Boeing booked 30 orders for 737 MAX jets Tuesday at the Dubai Airshow, a vote of confidence in the aircraft following its worldwide grounding in March.
Kazakhstan's Air Astana signed a letter of intent to purchase the MAX planes, valued at about $3.6 billion, Boeing announced.
"We believe the MAX will provide a solid platform for growth once the aircraft has successfully returned to service," Peter Foster, the airline's CEO, said in a statement. "We believe the efficiency and reliability built into the 737 MAX will be a great fit. Air Astana has had a strong relationship with Boeing ever since the airline started flying in 2002 with a pair of 737 NGs."
The Wall Street Journal, citing a person familiar with the agreement, said Boeing also signed a deal Tuesday for 20 MAX jets with an undisclosed customer, boosting total sales at the Dubai Airshow to about $6 billion.
On Monday, Boeing booked a $1.2 billion order for 10 additional 737 MAX jets from SunExpress, a Turkish carrier linking Europe and Turkey with holiday destinations, adding to the carrier's previous order for 32, Boeing said.
"We have full confidence that Boeing will deliver a safe, reliable and efficient aircraft, SunExpress CEO Jens Bischof said in a statement. "However, it goes without saying that this requires the undisputed airworthiness of the model granted by all relevant authorities."
The 737 MAX, Boeing's top-selling plane, has been grounded since March after crashes in Indonesia and Ethiopia killed all 346 passengers and crew on board. Investigators believe the MAX's automated anti-stall device, called the Maneuvering Characteristics Augmentation System (MCAS), erroneously pointed the nose of the planes down to avoid a midair stall and into a fatal plunge.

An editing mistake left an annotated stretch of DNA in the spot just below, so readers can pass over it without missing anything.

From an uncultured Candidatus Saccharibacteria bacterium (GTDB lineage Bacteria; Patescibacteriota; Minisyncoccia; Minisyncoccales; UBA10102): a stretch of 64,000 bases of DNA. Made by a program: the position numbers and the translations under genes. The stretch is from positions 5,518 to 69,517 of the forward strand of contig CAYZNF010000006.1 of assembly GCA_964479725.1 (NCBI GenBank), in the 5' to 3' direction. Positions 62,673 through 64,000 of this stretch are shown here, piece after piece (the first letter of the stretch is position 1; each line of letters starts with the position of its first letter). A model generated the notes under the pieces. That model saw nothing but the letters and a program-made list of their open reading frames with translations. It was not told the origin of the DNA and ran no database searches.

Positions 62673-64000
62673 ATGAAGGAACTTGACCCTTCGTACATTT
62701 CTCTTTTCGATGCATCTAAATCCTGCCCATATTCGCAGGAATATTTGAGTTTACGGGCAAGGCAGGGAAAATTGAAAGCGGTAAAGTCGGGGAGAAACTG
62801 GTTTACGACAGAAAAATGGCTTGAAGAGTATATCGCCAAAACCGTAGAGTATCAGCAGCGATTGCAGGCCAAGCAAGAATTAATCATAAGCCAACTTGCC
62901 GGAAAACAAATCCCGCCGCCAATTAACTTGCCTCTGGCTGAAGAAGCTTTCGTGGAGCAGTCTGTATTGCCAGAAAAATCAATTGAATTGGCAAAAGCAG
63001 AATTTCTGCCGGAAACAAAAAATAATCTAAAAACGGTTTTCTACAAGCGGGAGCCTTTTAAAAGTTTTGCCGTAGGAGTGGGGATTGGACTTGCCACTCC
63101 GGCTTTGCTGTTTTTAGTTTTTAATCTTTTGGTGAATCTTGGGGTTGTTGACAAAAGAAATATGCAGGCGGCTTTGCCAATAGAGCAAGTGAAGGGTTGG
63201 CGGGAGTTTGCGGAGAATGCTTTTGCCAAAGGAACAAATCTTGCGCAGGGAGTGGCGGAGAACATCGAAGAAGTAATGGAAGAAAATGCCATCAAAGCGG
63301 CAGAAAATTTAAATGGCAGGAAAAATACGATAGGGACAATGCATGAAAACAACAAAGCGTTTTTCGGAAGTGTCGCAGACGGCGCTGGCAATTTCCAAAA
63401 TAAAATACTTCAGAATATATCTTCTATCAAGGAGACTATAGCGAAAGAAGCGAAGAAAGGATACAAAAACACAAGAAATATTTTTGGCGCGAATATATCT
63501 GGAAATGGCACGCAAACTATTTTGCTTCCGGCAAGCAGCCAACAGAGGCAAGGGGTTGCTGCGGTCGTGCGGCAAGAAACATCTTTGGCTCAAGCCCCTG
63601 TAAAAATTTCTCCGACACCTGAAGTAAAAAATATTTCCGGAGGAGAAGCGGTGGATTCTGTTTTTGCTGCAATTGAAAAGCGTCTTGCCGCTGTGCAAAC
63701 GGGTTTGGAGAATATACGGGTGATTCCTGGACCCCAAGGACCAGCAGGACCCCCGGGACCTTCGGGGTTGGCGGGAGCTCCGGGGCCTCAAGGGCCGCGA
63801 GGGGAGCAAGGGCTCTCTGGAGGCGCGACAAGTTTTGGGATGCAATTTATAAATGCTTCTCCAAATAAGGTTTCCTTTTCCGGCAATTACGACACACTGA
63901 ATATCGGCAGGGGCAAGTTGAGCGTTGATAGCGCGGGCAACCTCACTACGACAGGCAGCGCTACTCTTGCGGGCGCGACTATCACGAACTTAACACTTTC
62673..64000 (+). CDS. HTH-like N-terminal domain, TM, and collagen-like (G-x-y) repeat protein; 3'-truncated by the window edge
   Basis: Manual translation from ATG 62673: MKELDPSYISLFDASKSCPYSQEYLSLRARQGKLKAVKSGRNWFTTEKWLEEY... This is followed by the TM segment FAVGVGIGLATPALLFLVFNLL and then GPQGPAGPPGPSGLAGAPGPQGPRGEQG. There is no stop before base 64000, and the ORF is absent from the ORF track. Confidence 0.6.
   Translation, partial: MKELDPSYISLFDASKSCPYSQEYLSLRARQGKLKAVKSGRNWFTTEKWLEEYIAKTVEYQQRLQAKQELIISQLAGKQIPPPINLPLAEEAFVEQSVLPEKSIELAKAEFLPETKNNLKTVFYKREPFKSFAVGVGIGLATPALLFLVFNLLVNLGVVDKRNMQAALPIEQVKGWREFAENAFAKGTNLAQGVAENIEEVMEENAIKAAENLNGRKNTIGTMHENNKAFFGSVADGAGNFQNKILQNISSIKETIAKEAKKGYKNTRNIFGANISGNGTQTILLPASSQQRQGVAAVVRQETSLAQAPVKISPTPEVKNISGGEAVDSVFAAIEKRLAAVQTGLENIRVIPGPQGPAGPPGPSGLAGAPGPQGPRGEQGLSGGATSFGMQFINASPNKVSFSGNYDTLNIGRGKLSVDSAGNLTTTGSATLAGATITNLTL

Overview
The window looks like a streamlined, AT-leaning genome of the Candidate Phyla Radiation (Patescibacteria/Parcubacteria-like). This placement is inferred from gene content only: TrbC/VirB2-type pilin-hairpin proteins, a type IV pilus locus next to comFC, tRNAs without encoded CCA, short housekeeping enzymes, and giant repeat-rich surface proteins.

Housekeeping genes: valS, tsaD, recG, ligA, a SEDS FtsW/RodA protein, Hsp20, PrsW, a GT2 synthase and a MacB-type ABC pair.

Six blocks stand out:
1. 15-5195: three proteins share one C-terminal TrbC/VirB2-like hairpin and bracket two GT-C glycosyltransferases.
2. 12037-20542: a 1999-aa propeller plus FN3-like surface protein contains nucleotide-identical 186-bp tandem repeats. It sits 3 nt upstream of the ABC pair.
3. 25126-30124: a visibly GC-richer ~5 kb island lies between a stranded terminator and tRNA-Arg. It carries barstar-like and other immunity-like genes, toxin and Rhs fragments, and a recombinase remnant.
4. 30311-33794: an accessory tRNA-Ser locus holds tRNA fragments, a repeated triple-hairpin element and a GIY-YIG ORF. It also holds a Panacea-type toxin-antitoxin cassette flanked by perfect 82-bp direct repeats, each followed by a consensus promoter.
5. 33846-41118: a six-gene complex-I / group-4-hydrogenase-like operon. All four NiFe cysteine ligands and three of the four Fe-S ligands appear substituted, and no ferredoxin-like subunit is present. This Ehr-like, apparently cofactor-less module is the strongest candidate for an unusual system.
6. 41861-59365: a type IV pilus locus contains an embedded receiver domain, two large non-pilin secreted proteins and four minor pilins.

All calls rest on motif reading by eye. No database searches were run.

China was the first country to ground the MAX; the US was the last. Boeing has updated the anti-stall software, but the FAA has not yet approved it.
At the Paris Air Show in June, International Consolidated Airlines Group, owner of several airlines, including British Airways, Aer Lingus and Iberia, announced a deal for 200 MAX jets.
The deal has yet to be completed, but analysts viewed it as a vote of confidence in Boeing. MAX jets list for about $120 million each, but the value of the announced deals do not include any discounts and are estimates.
At the Dubai Airshow, Airbus, Boeing's European competitor, announced a $14 billion order from Air Arabia for 120 single-aisle A320neos. The MAX and neo are twin engine, fuel-efficient planes designed for short-to-medium trips.
The Journal reported that production limitations have prevented Airbus from taking full advantage of Boeing's troubles because the European plane builder has booked all production slots for the A320neo until 2024.
Boeing has parked newly built but undelivered MAXs. Orders for the MAX are expected to increase when the plane has been cleared to return to commercial service.